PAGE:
CPOE also contributes to broader clinical decision support systems by supplying updated, drug-specific information and other recent research that could impact the clinician’s treatment plan, as well as evidence-based order sets for the most common hospital and emergency department diagnoses, procedures and illnesses–capabilities that are not possible with paper-based systems.

CPOE is typically a component of a larger electronic medical record solution, allowing physicians to integrate their electronic prescribing with patient lab results, transcriptions and other aspects of patient medical records. This integrated system for managing, accessing and sharing patient data addresses many of the causes of patient errors.

Beyond the IT Promise

The movement toward integrating technology solutions into the healthcare delivery environment has been a paradigm shift for the industry as well as for each individual organization. During this metamorphosis, healthcare executives must be cognizant of important variables that can impact short and long term success.

Many organizations underestimate the complexity of deployments for healthcare technologies such as CPOE or EMR. These adaptable systems can be customized to fit the unique workflows of the environment, which can vary widely between two departments such as Emergency and ICU, let alone between different facilities. Moreover, the degree of sophistication and automation of the IT solutions already in place can also cause significant variance in workflows. These technical issues add to the challenges inherent to a technology implementation.

However, the largest hurdles are not always technical in nature. Clinicians have proven to be highly sensitive to changes in their workflow and will often have difficulty coping with new technologies, especially if they appear to slow down or otherwise complicate the delivery of patient care. Hospitals and other healthcare organizations are well aware that a widespread lack of adoption can cripple the rollout of valuable healthcare technologies.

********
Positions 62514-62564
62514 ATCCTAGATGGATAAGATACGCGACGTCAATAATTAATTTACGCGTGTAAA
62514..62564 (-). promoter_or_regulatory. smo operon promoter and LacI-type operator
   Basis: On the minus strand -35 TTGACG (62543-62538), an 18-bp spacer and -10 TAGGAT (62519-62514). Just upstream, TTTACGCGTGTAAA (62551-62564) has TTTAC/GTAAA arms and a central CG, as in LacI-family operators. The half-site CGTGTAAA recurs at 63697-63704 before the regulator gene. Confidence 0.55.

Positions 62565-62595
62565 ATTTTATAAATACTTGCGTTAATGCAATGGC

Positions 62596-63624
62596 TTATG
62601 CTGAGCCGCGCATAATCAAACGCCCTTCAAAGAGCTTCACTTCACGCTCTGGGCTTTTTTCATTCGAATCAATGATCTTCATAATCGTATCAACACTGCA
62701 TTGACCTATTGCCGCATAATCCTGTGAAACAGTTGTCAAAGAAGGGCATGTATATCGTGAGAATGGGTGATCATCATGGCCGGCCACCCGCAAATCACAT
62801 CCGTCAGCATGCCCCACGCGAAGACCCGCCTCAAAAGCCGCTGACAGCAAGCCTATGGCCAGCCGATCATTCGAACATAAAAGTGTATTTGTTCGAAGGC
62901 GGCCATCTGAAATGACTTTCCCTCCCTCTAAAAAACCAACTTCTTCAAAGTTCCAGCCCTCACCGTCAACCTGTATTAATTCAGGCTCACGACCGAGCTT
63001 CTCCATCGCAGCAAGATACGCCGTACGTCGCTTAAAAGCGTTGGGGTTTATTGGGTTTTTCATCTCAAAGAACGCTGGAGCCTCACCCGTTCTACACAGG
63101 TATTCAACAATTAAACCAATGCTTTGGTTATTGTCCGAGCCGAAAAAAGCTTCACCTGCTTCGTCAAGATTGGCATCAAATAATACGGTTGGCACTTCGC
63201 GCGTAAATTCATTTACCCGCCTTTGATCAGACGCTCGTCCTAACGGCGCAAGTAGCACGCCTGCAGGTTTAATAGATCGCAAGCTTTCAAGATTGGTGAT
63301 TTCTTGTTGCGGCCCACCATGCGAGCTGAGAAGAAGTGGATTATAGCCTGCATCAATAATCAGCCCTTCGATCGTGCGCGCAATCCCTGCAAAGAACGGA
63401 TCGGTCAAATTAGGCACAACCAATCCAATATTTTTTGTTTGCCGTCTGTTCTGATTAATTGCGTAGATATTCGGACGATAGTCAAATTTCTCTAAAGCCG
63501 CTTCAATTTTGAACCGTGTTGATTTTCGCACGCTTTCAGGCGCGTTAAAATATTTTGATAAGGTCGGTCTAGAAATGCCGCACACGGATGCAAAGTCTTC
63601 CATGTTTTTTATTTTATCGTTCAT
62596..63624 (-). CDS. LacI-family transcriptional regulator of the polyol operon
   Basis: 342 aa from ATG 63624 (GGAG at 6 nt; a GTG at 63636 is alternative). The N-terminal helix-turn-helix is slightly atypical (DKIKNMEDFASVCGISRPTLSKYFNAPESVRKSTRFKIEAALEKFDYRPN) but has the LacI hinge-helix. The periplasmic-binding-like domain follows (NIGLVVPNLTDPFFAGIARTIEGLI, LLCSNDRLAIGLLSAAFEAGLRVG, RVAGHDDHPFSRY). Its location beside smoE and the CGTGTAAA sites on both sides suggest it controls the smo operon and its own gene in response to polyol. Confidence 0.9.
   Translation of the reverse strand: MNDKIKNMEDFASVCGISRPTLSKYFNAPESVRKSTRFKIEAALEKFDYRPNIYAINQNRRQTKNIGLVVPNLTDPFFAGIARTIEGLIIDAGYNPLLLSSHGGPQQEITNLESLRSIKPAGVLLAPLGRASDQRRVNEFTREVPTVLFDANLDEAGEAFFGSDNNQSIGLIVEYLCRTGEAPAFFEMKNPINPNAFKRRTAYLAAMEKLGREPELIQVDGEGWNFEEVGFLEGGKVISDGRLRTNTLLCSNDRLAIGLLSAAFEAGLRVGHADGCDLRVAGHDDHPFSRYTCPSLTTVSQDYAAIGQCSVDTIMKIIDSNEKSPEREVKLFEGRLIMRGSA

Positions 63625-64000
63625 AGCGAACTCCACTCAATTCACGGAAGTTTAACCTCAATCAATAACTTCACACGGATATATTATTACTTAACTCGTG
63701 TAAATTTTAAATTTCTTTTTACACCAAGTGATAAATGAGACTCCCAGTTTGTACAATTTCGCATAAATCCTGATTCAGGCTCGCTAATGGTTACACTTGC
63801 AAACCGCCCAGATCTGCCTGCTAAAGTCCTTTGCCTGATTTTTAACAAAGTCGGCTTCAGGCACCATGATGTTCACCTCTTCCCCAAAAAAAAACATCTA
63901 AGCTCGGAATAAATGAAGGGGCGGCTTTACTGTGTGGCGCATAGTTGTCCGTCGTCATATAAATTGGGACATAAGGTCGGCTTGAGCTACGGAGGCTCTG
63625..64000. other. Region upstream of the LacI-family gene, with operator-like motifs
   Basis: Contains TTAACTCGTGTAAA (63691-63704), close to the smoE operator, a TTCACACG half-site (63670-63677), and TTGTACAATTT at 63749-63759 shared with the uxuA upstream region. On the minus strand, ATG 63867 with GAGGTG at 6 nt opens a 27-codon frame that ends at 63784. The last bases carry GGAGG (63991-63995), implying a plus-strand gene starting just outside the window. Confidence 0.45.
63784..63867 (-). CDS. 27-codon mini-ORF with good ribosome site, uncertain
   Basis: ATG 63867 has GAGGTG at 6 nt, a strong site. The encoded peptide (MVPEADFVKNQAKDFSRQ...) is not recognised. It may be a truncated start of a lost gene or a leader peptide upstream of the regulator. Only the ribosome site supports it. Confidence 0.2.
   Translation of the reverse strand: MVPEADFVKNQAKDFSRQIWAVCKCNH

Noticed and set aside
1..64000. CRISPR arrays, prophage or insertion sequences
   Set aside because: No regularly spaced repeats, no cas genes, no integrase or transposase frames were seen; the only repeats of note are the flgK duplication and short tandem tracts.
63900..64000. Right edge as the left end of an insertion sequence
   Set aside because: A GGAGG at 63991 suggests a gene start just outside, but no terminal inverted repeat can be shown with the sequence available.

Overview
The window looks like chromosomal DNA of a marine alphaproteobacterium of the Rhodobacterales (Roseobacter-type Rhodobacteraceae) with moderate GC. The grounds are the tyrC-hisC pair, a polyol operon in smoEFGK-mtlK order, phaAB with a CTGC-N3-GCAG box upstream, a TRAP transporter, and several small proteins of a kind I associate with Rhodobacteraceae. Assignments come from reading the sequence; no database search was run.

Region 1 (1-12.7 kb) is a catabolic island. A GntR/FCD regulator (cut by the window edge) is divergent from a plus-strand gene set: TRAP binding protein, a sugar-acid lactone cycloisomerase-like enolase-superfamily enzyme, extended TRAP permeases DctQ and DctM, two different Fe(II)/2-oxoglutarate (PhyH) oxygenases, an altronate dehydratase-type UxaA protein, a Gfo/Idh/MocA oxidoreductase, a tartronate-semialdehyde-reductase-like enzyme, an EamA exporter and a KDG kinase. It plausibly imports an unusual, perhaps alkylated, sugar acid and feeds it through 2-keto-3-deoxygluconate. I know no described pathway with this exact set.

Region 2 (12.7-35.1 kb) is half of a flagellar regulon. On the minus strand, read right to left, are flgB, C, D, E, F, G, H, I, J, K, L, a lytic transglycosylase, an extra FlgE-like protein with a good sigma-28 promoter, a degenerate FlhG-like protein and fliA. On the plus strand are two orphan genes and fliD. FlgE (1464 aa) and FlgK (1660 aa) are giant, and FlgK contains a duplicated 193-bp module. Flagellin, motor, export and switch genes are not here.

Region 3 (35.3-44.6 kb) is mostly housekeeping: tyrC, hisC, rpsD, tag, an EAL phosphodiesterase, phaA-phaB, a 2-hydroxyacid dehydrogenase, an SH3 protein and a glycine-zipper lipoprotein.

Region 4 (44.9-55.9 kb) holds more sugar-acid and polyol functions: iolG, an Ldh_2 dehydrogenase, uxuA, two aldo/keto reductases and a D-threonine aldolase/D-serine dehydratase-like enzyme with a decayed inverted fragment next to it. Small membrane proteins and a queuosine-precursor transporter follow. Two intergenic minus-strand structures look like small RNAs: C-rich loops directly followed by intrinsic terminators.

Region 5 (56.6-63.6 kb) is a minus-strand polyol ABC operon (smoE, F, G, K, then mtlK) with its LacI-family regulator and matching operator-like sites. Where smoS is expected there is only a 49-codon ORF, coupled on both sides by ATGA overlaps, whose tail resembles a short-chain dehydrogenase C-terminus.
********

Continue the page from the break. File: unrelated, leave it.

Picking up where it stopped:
For many organizations, it is easier and more effective to alter existing workflows to build in quality rather than to create new teams and new workflows. These enlightened organizations view this transition as a transformational process wherein the implementation team identifies the workflow changes needed and manages those changes by including clinicians in every step of the process. Important aspects include the completion of a comprehensive analysis of the clinician workflow prior to software selection; inclusion of clinicians in the planning and implementation process; early solicitation of clinical champions; and, open communications about usability issues.

The importance of the implementation process, particularly the integration of clinical champions, cannot be underestimated. In many instances, the same well-established CPOE product provided by a specific vendor might be successfully deployed at five hospitals, yet result in failure at five other hospitals due to poorly planned implementation or lack of champions.

The financial aspects of any implementation also are critical to success. Those who have lived through a technology deployment understand that the process can be slow, costly and frustrating if expectations regarding timelines and ROI have not been clearly communicated and commitments clearly outlined between the vendor and the organization.

Lastly, the lack of industry standards in the data, workflow and care delivery continues to be an impediment to the adoption and implementation of healthcare technologies that enable organizations to reduce medical errors and, thereby, improve patient safety. The demand for healthcare data standards, in conjunction with systemwide interoperability, only continues to increase as the nation endeavors to create a national health information infrastructure.

The healthcare industry has made great strides in identifying sources of medical errors. Indeed, many organizations have already reduced the human source of errors by implementing electronic prescribing systems, integrated electronic medical records and expanded clinical decision support systems. Less obvious, but equally important to the success of these implementations is the attention given to clinician adoption, usability issues, workflow customization and realistic ROI expectations. Through this holistic strategy of focusing on each variable that influences patient safety, the healthcare industry will continue its transformation into a safe, high-quality healthcare delivery system.

JF Lancelot is president of technology and operations for San Diego-based CliniComp International. Contact him at [email protected].